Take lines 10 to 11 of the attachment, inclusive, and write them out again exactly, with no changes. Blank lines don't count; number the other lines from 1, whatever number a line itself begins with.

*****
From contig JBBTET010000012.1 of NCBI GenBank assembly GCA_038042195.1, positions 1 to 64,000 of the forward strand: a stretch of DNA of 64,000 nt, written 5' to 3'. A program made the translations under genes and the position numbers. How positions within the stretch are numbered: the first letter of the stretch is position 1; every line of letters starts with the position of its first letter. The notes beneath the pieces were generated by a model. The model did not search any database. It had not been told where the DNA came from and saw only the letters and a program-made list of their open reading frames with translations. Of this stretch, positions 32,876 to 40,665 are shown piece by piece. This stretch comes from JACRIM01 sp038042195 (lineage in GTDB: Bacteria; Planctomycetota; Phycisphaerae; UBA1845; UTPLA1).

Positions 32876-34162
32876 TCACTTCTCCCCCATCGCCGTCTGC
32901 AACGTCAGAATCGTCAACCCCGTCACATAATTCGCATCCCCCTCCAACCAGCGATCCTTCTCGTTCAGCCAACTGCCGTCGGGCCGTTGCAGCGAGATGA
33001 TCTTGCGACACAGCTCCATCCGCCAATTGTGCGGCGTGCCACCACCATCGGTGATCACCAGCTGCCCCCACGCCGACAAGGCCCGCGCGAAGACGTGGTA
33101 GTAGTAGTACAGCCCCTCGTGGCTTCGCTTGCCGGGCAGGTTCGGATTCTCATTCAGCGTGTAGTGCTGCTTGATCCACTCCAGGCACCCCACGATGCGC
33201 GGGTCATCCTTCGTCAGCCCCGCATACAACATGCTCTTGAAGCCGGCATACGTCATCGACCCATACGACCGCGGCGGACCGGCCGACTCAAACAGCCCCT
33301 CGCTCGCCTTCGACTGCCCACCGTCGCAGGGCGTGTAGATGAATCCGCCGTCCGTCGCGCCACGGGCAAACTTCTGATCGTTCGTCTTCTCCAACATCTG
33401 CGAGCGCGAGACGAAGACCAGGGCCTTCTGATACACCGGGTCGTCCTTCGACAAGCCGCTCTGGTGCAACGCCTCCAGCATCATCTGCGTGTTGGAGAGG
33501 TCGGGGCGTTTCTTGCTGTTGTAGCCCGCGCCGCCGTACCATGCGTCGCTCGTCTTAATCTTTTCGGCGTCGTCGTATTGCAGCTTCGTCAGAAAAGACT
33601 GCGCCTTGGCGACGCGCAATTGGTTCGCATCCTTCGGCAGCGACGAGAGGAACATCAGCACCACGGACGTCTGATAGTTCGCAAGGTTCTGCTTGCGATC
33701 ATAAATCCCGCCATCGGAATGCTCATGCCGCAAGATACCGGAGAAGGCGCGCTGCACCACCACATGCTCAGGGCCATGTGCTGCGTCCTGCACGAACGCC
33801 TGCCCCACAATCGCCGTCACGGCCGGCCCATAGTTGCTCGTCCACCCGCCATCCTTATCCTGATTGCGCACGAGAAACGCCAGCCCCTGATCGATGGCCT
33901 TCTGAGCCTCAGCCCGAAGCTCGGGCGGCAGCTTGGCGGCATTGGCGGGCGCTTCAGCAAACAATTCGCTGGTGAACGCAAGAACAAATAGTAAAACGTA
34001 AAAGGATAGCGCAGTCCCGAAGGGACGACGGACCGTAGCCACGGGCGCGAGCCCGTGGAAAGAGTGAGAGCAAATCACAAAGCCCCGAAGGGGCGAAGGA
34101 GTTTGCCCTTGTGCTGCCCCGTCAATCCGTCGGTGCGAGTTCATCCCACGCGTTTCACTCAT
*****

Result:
33501 TCGGGGCGTTTCTTGCTGTTGTAGCCCGCGCCGCCGTACCATGCGTCGCTCGTCTTAATCTTTTCGGCGTCGTCGTATTGCAGCTTCGTCAGAAAAGACT
33601 GCGCCTTGGCGACGCGCAATTGGTTCGCATCCTTCGGCAGCGACGAGAGGAACATCAGCACCACGGACGTCTGATAGTTCGCAAGGTTCTGCTTGCGATC